As my big red beard attests, I’ve got Scottish heritage in my DNA.

On my mother’s side of the family, I’m derived from Clan Donnachaidh, also known as Clan Robertson. My mom’s maiden name is Robertson, which also happens to be my middle name.

Peter Robertson Jickling.

The clan’s first leader was a fellow by the name of Stout Duncan, a fireeyed warrior who displayed fierce allegiance to Robert the Bruce during the Wars of Scottish Independence. In the legendary Battle of Bannockburn in 1314, the Clan Donnachaidh was there, sending the English back, whimpering in defeat.

On my father’s side, I’ve got Crawford blood. 

In the reign of William the Lion (1165-1214) Sir Reginald of Crawford was made Sherriff of Ayr. Later, Archibald of Douglas inherited this Clan Crawford post. His sister, Margaret, married Sir Malcolm Wallace, and they had a son named William.

As a youngster I didn’t have much time for this type of ancestral research; it seemed like an old man’s game. But as I grew older, my interest also grew.

There were two watershed moments regarding my Scottish pride.

The most recent occurred in 2008, when I travelled to Scotland with Casey Lee McLaughlin.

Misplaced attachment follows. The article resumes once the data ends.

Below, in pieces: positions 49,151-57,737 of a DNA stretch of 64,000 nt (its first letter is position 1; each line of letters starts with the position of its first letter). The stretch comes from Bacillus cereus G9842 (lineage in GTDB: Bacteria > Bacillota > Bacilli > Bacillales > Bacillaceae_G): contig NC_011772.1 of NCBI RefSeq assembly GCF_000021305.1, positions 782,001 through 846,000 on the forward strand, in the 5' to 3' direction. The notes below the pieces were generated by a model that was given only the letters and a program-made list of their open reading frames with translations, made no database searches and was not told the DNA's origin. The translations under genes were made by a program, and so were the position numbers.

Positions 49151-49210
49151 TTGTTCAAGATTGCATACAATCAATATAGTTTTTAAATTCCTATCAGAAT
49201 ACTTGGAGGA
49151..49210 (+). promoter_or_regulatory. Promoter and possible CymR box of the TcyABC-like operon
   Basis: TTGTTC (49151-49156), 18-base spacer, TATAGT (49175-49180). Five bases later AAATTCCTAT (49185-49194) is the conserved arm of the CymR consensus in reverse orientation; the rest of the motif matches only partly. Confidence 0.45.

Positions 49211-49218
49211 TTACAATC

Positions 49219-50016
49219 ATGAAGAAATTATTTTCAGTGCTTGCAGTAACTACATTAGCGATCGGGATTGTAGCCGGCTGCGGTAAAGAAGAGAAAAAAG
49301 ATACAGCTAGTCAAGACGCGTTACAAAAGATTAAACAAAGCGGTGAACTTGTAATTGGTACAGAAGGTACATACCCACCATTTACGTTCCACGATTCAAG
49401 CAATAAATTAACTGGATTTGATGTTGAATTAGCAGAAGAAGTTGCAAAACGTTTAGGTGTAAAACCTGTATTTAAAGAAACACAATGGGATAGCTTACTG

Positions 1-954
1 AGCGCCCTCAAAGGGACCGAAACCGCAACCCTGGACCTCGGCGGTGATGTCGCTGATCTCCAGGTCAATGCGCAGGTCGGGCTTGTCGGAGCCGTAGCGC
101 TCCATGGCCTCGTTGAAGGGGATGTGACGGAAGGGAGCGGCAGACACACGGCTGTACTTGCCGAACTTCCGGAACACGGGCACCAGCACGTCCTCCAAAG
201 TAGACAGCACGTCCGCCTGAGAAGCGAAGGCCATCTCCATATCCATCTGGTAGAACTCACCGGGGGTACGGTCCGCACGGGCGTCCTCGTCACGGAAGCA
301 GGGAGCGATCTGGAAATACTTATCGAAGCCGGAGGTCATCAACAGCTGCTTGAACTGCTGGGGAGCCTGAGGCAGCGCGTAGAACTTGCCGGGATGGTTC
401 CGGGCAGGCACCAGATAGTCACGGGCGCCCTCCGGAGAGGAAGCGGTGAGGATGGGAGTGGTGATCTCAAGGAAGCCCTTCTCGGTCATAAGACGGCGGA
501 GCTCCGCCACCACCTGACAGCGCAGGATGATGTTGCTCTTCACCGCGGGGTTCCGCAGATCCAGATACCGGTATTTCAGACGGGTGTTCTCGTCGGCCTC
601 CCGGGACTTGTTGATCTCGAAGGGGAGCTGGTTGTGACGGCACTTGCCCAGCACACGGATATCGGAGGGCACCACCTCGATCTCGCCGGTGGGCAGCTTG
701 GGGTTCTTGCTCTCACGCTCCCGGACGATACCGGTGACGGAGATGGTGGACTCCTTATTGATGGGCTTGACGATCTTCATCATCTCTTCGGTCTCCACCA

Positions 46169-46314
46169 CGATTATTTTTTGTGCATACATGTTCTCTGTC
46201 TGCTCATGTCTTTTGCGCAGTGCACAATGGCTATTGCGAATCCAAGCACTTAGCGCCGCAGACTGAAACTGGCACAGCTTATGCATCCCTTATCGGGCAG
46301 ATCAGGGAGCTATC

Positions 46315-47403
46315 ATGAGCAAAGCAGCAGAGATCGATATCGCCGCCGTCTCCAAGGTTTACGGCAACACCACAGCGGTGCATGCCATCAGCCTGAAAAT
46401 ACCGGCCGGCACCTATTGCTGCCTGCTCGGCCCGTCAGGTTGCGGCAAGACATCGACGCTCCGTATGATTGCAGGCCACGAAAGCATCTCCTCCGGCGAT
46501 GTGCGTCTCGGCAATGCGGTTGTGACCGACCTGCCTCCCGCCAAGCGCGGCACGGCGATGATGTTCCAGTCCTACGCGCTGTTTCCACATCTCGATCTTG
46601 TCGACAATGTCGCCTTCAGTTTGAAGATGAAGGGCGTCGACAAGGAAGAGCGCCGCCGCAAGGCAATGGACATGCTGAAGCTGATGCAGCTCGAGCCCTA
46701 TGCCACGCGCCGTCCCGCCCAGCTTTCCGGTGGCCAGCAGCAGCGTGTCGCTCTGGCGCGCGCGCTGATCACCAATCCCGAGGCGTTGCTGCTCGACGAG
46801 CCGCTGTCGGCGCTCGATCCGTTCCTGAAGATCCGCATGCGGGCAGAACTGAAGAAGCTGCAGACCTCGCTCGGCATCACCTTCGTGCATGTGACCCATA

I loved it all: the culture of Edinburgh, the working class grit of Glasgow, the haunting highlands, and of course, the exquisite single malts.

Everywhere I turned, there were streets and monuments named after my ancient relatives. Not only that, there were gingers everywhere. I felt right at home.

The earlier moment happened in 1995 when I watched Braveheart, in which the aforementioned William Wallace rallied the Scottish troops against their occupiers. Sure, it was a glossed over Hollywood treatment, but damn if it wasn’t inspiring when Wallace let loose the bloodcurdling cry of freedom.

It was my introduction to the Scottish independence movement.

At about the same time as I watched Braveheart, I remember being glued to my seat as the CBC provided up-to-the-minute results of Quebec’s independence referendum, in which Canada remained whole by a sliver.

As Canadians, we know that independence movements are messy, and that they inspire great passion on both sides of the debate. I also imagine that the process of setting up a new federal government must be a bureaucratic nightmare.

Still, when Scots head to the polls on September 18, 2014 to decide whether to splinter from Great Britain, my gut will be hoping for an aye-vote. What can I say? I’ve got Scottish independence in my marrow.